The Crest of the Commonwealth of Australia Treasury Portfolio Ministers
Picture of Nick Sherry

Nick Sherry

Minister for Superannuation and Corporate Law

3 December 2007 - 8 June 2009

Speech of 06/05/2008


Australian Head of Delegation

Asian Development Bank Annual Meetings

Madrid, Spain

3 - 6 May 2008

Mr Chairman, Governors, Mr President, ladies and gentlemen.

Firstly, let me on behalf of the Government of Australia, thank the Government of Spain for hosting this 41st Annual Meeting of the Asian Development Bank.

It is a pleasure for me to be here at my first meeting representing the new Australian Labor Government headed by Prime Minister Kevin Rudd.

The Prime Minister has established an early priority of reinvigorating our relations particularly in the Asian region. In this case multilateral engagement of which ADB is an important element.

Long Term Strategy

President Kuroda, let me congratulate you and your staff on the recent launch of the Bank's Long-Term Strategy - Strategy 2020 - and successful negotiations on ADF funding.

Australia has maintained its burden share and will continue to be the third largest donor to the ADF.

The new Government in Australia is embarking on its own process of similar planning around the years between now and the year 2020, a time that will be upon us faster than many think.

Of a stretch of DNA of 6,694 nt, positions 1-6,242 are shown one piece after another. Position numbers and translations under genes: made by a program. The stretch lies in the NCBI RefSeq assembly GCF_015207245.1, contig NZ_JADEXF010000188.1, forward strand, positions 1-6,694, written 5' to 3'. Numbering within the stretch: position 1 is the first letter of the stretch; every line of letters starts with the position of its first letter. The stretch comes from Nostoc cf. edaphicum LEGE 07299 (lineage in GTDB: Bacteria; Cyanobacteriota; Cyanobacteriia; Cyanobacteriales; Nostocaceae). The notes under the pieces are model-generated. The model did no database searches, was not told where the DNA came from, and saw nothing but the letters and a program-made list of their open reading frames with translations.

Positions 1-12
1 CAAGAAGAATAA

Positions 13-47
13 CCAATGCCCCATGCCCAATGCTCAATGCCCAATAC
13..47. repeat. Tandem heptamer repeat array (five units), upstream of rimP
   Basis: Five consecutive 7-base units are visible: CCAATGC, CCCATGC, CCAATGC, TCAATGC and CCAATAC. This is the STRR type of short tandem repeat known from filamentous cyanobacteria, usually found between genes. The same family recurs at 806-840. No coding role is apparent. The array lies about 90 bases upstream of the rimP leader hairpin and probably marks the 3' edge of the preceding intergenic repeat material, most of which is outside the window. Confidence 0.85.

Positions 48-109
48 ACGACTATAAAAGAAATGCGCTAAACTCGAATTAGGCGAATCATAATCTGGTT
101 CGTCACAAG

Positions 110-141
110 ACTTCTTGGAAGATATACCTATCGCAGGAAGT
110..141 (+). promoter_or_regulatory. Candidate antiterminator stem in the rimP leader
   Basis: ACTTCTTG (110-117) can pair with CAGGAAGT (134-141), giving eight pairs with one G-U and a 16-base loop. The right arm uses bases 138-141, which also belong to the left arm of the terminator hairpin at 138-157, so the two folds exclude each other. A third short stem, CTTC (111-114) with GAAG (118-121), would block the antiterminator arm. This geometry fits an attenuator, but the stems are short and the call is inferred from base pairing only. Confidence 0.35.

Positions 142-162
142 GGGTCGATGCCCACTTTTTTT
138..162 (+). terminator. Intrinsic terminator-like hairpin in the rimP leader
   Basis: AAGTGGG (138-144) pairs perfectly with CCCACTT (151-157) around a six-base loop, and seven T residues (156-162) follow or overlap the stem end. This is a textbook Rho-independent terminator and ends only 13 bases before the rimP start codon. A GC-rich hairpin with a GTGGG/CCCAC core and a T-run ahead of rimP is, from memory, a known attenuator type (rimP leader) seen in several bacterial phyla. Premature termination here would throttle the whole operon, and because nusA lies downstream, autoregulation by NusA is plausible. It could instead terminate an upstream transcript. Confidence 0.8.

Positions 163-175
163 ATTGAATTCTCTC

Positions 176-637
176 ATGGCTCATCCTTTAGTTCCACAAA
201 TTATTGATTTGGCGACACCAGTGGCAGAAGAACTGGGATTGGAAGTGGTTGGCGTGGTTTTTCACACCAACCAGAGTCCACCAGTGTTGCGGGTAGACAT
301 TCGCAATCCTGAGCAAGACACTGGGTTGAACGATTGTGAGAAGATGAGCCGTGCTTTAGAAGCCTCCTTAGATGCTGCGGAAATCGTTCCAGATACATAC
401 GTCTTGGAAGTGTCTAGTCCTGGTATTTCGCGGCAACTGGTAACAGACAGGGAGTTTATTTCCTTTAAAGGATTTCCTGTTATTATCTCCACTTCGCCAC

We appreciate the extensive consultation the Bank has undertaken and consider it represents the overwhelming majority of stakeholder views.

ADB is an important regional partner for Australia. ADB will continue to play an important role in promoting development in the Asia-Pacific region.

Australia supports ADB maintaining its poverty reduction mandate, promoting sustainable inclusive economic growth, and fostering open regional cooperation in the Asia-Pacific.

We also support the Bank focusing on providing assistance in the areas it is good at. The Bank has built a strong reputation in delivering quality infrastructure projects and we support ADB continuing to provide substantial assistance in this area.

A continued emphasis on developing financial markets and removing barriers to private sector activity is also important.


Food security is currently a major issue facing many of ADB's Member countries.

A key means to address food security as a result of higher food prices will be through a successful conclusion of the WTO Doha Round.

More generally, trade liberalisation is integral to sustain poverty reduction. A successful conclusion of the Doha round is crucial.

Both developed and developing countries need to demonstrate the necessary political will and flexibility to conclude the Doha round in 2008. We encourage all ADB members to do what is needed to ensure that this opportunity is not lost.

We support the constructive role ADB can and should continue to play in terms of assisting its members to fully capture the benefits from participation in a liberalised multilateral trading system.

Climate Change

Australia is committed to a global solution on climate change and the first action of the Rudd Government was to sign the Kyoto Protocol.

Asia will have a crucial role in this solution - around a quarter of carbon dioxide emissions are currently sourced from Asia and this is expected to increase to around a third of world emissions by 2030.